Divorce equals pain. A lot of pain.
It can also equal the biggest dose of motivation you’ve ever received in your life if you allow it to.
I know that people who are suffering through the pain now may think that is a bunch of bullshit.
However, as someone who has been through a divorce, and the end of a significant relationship in the last nine years, I have discovered through personal experience how suffering can be used as fuel to succeed.
When a relationship ends, everything we think we know about ourselves is brought into question. Crippling self-doubt is our daily companion, as we search for ways to bring meaning into our lives again.
Grief delivers a body blow and shakes us to our very core. We feel desperate to have a purpose again.
When my marriage ended I had just started my teaching career. I poured my heart and soul into my students because I felt a sense of meaning and joy when I saw the outcome of my efforts.
I put in extremely long hours and pushed hard to learn all I could in the first two years as I honed my craft. Every time I saw one of my kids have an ‘aha’ moment in the classroom, my sense of self-efficacy rose another notch.
It felt like a blessed relief from the endless anguish and rumination that plagued me.
Two years post-divorce, I entered another relationship that lasted for four years and did not end well. Once again, I found myself hurting terribly and tasting the bitterness of failure. Grief came knocking again.
Before this relationship, I had dreamed of becoming a certified coach and starting my own business, but it had always seemed impossible for me to go back and study again as a single parent.
It was in this dark place of trying to recover, that I decided to bite the bullet and find a way to make it happen.
Even though I was terrified of the changes and sacrifices I would have to make, my drive to look for solutions outweighed my fears and excuses.
Not only did I complete my study and become certified, but I also rediscovered my love for writing, and am now a published writer and blogger for my coaching business.
I would never take back my suffering and pain if it meant having to give up these fulfilling parts of my life.
Would I have pushed myself to do as well and achieve as much as I have, had I still been in a relationship? I don’t think that I would have.
I put too much time and effort into nurturing my partners and not enough into my personal development.
Staring Down Fear
Over and over we are told that divorce is one of the worst things that can happen to us. We’re told that it damages our children, that we will never financially recover, and that the statistics for second marriage dissolution is between 70–80%.
I know all of these fear-inducing stats by heart because they were all I could think about when my marriage ended nine years ago. It doesn’t have to be this way. We can use the negatives to propel us into positive outcomes if we choose to.
Even though I was almost paralyzed with fear when the reality of separation smashed into me, I also knew in my heart that despite all attempts, there simply wasn’t any way my ex-husband and I were going to be able to make it until the end.
Somewhere in the fog of terror and despair, I was being propelled toward a better version of myself. I was hellbent on rebuilding a better life and turning this experience into one that would work out for me and my kids.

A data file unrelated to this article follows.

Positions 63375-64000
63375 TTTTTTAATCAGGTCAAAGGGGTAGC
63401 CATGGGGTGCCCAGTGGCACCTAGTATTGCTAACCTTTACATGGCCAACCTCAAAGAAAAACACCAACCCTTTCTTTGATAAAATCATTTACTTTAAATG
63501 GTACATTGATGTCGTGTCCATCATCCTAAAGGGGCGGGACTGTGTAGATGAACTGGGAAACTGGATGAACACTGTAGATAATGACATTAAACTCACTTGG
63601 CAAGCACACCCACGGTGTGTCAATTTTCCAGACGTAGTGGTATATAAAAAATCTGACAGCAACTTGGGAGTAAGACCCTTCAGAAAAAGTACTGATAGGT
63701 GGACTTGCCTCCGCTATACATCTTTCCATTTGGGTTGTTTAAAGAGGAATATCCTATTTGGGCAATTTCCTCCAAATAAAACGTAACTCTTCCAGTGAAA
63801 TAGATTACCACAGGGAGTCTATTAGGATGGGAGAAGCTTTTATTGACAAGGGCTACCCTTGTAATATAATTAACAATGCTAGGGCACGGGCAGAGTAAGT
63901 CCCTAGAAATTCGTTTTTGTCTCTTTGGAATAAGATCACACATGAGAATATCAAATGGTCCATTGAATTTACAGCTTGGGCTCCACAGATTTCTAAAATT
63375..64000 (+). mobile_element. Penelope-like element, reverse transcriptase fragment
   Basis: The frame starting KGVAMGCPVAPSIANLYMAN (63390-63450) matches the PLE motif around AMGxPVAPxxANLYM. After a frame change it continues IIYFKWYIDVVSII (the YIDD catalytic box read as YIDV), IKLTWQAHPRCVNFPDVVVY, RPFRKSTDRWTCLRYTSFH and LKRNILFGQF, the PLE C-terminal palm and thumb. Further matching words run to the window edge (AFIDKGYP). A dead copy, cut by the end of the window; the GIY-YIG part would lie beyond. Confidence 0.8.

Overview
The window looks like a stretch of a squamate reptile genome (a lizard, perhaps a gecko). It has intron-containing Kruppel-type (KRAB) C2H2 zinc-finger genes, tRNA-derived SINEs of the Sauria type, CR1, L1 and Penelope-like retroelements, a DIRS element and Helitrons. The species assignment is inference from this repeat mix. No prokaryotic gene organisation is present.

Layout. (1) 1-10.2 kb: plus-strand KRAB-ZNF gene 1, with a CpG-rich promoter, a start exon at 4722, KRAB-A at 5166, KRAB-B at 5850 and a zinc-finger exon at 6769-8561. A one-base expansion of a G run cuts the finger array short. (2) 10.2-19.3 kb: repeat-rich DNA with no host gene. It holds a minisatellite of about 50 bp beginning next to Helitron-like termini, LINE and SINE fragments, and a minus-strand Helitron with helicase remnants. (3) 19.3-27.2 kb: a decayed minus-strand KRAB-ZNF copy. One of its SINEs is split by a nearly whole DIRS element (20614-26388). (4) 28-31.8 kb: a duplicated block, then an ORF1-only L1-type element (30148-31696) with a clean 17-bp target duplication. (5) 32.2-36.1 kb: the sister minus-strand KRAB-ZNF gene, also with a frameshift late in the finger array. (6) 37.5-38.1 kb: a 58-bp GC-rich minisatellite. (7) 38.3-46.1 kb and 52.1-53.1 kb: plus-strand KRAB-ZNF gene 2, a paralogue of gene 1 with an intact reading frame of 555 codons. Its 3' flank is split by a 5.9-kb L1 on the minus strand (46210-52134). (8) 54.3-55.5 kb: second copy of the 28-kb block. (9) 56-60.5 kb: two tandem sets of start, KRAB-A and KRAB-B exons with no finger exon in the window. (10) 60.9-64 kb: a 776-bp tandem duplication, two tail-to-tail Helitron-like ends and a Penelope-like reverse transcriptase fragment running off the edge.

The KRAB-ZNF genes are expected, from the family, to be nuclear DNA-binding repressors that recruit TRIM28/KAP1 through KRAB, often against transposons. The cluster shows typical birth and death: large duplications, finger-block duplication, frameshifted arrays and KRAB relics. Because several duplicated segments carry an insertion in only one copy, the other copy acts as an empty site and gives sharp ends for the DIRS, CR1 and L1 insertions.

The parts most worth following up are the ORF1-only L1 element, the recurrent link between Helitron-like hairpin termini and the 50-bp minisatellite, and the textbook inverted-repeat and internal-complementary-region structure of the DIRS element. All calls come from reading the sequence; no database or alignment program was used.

It felt as if a higher power was speaking directly to me.
The Dawn Wall
Two years ago, I watched a documentary on Netflix called ‘The Dawn Wall’. This is the incredible story of elite rock climbers Tommy Caldwell and Kevin Jorgenson’s first ascent of one of the most challenging rock faces in the world.
The 19-day climb took six years in total to plan, prepare for and execute.
What made me resonate with this story on such a deep level, was the fact that Tommy had separated from his wife in the same year that he decided to start planning this incredible feat.
Would he have made this decision had he not been searching for something that would give him a sense of mastery and purpose over his life again?
In the film, Tommy talks about the overwhelming emotional torment that he felt after his marriage ended, and how that pain was what drove him to attempt a climb that he had considered to be far too dangerous and difficult in earlier years.
The climb was Herculean and pushed both men to their limits. Several times it looked as though they wouldn’t make it, but Tommy was like a man possessed.
He used a mental focus to push through his physical suffering, and to climb in a way that seemed to defy the laws of physics.
Today, Tommy is remarried and has two beautiful kids. He continues to be a world-class athlete and a committed family man.
What seemed like the worst thing to ever happen to him at the time, turned out to be the precise motivation he needed to push himself, and the climbing world, into the annals of history.
The end of a relationship, while painful, can be an opportunity for personal growth and achievements that may never be possible without the time and space we have to explore what we are truly capable of.
In your darkest times, lean into your pain and allow yourself to ask: what is possible now?
With the right mindset and some inner grit, you can harness your emotional pain and channel it into the motivation to achieve your greatest successes.
This post was previously published on Carol Madden Coaching.
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